Meeting the challenge of rising health care costs requires sacrifice, and one of the most unpleasant of these sacrifices is patient cost sharing. Yet, as long as it costs employees very little each time they seek care, there will be little reward for employees for choosing cost-effective health plans and for seeking efficient

Prospective utilization review illustrates another dramatic development affecting conventional plans. A majority of employees in 1987 were covered by a mandatory surgical second opinion program, and 45 percent were covered by preadmission certification review. As recently as 1984, only about 5 percent of conventional plans had preadmission review programs. Utilization review should continue this growth, particularly among small employers, in the immediate future.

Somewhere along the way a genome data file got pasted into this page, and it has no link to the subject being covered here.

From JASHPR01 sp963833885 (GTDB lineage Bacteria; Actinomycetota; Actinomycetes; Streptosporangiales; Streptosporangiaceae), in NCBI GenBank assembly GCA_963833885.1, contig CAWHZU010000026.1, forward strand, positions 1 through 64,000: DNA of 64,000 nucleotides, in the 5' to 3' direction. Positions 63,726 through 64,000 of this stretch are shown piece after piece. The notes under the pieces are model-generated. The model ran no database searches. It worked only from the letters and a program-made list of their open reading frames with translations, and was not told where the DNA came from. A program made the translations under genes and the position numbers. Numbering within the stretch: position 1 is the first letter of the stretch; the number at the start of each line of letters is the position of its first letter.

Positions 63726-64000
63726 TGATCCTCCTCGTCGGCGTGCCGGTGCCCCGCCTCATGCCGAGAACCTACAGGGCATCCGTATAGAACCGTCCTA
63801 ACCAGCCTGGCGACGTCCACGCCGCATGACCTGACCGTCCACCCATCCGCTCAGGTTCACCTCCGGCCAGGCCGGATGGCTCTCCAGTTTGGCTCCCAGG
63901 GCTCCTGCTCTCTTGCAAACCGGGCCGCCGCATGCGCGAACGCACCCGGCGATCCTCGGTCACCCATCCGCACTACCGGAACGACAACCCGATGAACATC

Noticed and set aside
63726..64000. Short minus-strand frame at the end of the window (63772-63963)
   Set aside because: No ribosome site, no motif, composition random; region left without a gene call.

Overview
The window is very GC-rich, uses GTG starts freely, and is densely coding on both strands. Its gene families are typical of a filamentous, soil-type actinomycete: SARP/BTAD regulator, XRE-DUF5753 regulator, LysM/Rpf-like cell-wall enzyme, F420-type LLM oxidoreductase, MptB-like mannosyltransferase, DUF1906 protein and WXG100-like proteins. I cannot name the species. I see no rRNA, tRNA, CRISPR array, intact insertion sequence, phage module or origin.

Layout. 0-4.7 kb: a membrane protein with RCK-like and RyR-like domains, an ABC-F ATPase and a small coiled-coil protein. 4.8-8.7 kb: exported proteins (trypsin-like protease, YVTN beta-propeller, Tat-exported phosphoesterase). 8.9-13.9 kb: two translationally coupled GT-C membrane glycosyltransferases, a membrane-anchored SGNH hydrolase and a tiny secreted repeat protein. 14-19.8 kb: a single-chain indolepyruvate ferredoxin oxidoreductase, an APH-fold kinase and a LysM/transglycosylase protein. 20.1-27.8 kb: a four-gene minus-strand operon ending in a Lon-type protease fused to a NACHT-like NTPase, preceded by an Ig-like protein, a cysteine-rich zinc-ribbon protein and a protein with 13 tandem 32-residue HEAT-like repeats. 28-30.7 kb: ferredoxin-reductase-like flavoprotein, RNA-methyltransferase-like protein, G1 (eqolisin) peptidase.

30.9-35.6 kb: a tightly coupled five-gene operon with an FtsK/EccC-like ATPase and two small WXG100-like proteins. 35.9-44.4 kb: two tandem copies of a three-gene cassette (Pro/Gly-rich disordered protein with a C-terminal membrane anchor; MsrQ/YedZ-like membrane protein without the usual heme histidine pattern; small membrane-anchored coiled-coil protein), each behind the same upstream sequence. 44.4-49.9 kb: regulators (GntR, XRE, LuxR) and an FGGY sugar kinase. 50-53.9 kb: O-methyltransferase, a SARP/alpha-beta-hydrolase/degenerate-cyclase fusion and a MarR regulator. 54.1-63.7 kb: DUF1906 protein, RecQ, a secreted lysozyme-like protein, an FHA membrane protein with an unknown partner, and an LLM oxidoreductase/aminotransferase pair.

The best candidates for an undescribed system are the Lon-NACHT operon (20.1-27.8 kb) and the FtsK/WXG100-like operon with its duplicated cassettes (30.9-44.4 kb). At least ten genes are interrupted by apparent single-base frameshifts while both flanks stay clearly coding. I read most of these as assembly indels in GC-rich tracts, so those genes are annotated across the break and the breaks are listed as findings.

Meeting the challenge of rising health care costs requires sacrifice, and one of the most unpleasant of these sacrifices is patient cost sharing. Yet, as long as it costs employees very little each time they seek care, there will be little reward for employees for choosing cost-effective health plans and for seeking efficient care. One surprising finding from the 1987 HIAA survey was that, after adjusting for inflation, employees today bear only modestly increased cost-sharing burdens over those of a decade ago. Employers pay for 83 percent of the cost of health insurance, down from 85 percent in 1977. For physician services, there was a modest decline in first-dollar coverage, and fewer workers today face coinsurance rates of less than 20 percent. These increases in cost sharing, however, were somewhat offset by a dramatic increase in the number of workers with limits on out-of-pocket costs.